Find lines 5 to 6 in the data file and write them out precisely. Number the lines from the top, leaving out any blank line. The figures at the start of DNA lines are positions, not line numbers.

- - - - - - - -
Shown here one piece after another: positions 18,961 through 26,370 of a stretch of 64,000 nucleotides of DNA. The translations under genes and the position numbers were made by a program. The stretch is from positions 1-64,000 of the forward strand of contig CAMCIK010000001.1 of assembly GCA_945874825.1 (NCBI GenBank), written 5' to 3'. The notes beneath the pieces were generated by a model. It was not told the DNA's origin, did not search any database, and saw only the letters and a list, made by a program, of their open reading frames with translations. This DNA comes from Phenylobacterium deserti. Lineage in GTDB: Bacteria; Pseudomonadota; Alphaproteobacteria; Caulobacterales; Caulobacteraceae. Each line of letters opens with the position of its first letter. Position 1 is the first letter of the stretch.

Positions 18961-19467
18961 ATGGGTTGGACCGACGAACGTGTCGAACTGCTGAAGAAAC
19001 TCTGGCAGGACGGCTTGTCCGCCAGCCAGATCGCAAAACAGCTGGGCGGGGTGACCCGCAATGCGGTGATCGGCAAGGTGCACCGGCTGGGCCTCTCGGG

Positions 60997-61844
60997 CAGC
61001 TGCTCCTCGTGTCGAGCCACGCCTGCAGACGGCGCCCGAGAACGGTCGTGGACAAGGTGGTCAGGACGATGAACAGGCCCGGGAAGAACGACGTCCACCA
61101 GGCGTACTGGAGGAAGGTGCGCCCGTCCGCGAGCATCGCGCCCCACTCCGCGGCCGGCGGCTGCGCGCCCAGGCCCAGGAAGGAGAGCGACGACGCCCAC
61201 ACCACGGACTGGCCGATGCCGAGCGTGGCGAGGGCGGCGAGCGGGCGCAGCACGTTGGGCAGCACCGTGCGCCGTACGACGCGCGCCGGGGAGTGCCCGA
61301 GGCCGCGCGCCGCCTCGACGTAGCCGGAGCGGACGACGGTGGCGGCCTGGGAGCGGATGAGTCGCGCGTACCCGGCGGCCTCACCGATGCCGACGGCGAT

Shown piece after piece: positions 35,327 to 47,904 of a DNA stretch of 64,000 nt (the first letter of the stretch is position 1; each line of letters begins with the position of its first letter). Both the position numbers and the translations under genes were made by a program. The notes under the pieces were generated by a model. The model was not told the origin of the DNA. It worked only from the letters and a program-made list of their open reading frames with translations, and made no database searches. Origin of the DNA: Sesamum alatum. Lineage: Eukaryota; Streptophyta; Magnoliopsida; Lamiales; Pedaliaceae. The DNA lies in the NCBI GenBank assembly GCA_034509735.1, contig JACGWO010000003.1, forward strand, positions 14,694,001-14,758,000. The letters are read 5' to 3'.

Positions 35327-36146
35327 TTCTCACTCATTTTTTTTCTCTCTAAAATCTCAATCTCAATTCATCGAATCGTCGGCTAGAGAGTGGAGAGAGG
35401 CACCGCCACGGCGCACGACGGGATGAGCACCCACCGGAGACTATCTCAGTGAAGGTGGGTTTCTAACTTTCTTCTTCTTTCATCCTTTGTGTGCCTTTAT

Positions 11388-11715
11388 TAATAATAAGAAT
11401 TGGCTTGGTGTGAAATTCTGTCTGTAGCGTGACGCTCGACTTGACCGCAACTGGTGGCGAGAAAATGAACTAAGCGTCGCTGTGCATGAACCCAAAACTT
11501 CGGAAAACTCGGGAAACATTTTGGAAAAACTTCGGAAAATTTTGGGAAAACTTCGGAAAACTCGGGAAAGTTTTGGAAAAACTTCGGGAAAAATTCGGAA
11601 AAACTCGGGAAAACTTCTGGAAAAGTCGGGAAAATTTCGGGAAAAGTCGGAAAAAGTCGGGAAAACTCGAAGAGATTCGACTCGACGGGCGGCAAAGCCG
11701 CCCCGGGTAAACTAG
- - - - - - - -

Positions 60997-61844
60997 CAGC